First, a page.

by Alvin G. Burstein, PhD
War for the Planet of the Apes is a rich and textured film; it has impressive psychological, social and moral depth. It is about war, slavery, racism and loss at multiple levels.
Civil war General Sherman told us, “War is Hell.” World War II General Curtis LeMay said, “War is about killing people.”
The film is a powerful critique of war as a social institution. As a critique, it is especially valuable in an era when concepts of “surgical strikes” and “collateral damage” blur the central issue of killing and its moral costs. The film makes full use of the opportunity offered to dazzle and shock with explosions and carnage. More impressive is its insistence on reminding us of the singular personhood of those killed and the necessity of asking, “Is this right?”
In an obvious reference to the Nazi death camps of World War II, much of the film’s action takes place in a camp housing apes taken prisoner by the human army. They are called “donkeys”, enslaved, ill-fed and subject to horrific physical abuse. The commander of the army unit makes it clear that he regards apes, who are evolving the capacity to speak, as a threat to human hegemony on the planet. The threat is intensified because a simian virus has spread to humans, and, in humans, the disease results in adverse mutation and mental deterioration. The commander sees himself as making a desperate attempt to ward off a future in which apes will become the dominant species. In his view, warding off the threat requires the killing of all apes. His argument parallels Adolf Hitler’s views that Aryan superiority was threatened by the inferior Jewish race. The film’s linkage of war, slavery and racism is powerful. It also has special relevance to our society, constituting another critique, not the easy one against slavery, but the more unsettling one of slavery based on the “peculiar institution” in America, a race enslaved on the basis of racial inferiority.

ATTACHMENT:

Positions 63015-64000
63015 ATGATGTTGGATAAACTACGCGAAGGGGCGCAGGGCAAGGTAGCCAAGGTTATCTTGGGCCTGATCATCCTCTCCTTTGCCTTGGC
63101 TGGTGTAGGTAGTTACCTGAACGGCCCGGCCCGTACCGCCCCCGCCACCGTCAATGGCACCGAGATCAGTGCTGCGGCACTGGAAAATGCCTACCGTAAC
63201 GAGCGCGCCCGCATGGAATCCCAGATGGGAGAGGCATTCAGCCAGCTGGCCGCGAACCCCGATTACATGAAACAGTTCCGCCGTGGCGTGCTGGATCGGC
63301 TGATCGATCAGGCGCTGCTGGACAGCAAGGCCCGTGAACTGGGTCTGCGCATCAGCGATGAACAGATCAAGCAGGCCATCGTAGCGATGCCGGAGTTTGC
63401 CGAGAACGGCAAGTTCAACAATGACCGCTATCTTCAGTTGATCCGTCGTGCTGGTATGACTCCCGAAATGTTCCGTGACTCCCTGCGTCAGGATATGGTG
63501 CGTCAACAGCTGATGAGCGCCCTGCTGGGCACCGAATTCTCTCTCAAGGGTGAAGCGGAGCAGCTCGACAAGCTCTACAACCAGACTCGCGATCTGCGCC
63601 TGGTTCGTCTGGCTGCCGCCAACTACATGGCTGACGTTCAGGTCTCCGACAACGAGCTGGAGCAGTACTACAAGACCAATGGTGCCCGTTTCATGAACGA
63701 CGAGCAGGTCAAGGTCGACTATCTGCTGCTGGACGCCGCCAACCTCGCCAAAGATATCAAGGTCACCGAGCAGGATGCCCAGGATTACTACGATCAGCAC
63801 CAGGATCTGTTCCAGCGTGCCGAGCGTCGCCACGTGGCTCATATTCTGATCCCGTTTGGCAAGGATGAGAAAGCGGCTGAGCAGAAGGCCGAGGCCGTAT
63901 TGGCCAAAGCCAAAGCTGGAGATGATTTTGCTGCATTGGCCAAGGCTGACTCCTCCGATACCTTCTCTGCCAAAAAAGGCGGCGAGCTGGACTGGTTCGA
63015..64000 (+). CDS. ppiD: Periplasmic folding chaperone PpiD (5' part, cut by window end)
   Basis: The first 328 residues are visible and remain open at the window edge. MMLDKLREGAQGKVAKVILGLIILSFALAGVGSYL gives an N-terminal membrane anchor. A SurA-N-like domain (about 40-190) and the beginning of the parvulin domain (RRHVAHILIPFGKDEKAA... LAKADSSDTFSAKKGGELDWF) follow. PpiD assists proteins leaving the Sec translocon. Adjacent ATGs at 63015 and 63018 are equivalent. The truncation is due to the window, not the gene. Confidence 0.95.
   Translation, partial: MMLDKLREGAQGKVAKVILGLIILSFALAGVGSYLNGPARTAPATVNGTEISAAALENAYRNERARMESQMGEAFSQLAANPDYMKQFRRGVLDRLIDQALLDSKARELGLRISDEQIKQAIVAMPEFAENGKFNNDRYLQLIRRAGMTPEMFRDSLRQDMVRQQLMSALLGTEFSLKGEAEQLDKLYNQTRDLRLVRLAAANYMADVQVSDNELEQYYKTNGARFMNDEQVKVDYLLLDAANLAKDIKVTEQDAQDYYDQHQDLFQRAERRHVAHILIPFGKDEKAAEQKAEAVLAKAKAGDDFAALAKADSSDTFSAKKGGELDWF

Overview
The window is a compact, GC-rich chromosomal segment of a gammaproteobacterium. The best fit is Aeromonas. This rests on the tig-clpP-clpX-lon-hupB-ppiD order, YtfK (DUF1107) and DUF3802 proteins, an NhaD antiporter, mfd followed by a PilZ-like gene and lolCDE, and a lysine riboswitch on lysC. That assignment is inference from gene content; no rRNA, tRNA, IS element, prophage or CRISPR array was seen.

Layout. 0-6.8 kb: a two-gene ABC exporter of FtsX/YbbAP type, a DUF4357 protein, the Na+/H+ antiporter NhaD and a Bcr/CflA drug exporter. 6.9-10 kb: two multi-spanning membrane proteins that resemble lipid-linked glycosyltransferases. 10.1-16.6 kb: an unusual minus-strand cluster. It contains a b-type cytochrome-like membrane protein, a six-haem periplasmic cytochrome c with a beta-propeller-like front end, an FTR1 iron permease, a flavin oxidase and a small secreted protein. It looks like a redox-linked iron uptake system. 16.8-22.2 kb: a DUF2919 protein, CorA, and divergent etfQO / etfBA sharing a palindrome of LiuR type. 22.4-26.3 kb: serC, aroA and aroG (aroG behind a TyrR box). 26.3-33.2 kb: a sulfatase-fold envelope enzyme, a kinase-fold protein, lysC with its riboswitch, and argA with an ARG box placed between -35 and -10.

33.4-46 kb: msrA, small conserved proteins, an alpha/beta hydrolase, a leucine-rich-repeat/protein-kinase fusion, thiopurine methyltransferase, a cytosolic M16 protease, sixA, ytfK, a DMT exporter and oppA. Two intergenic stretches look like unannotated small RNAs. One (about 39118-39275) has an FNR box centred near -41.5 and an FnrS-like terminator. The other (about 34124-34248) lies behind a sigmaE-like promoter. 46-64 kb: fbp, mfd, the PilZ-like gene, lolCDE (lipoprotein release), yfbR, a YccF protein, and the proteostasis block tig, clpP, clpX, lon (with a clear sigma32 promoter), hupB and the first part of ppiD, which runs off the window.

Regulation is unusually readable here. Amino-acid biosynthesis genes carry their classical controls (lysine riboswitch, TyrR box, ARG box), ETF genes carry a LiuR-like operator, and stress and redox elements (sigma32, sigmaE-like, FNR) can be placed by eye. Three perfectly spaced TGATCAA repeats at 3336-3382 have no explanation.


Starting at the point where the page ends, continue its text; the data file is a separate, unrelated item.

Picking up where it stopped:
Caesar is the film’s central figure, leading the simian forces in the war. After a battle involving many deaths on both sides, he returns four captured human soldiers safely to the commander, offering peace. An apartheid solution, each species occupying separate areas: cities for the humans, the forests for the apes. The offer is spurned and Caesar’s wife and one of his children are killed in a subsequent military attack. Caesar undertakes a heroic effort for singular vengeance, but is caught and enslaved. He sparks a rebellion which is successful in which he is mortally wounded. Nevertheless, he leads his group to asylum, an Edenic setting in which death precludes his participation. Caesar’s dying reminds us of Moses leading his people to Canaan before his death, of Martin Luther King’s “I’ve Been to the Mountaintop” speech on the eve of his assassination. In an America, where four of presidents have been slain in office, we know how the loss of a charismatic leader, a national hero, a father figure, wrenches.
Freud described the death of one’s father as “the most significant event, the most poignant loss, of a man’s life.” The War for the Planet of the Apes evokes those feelings.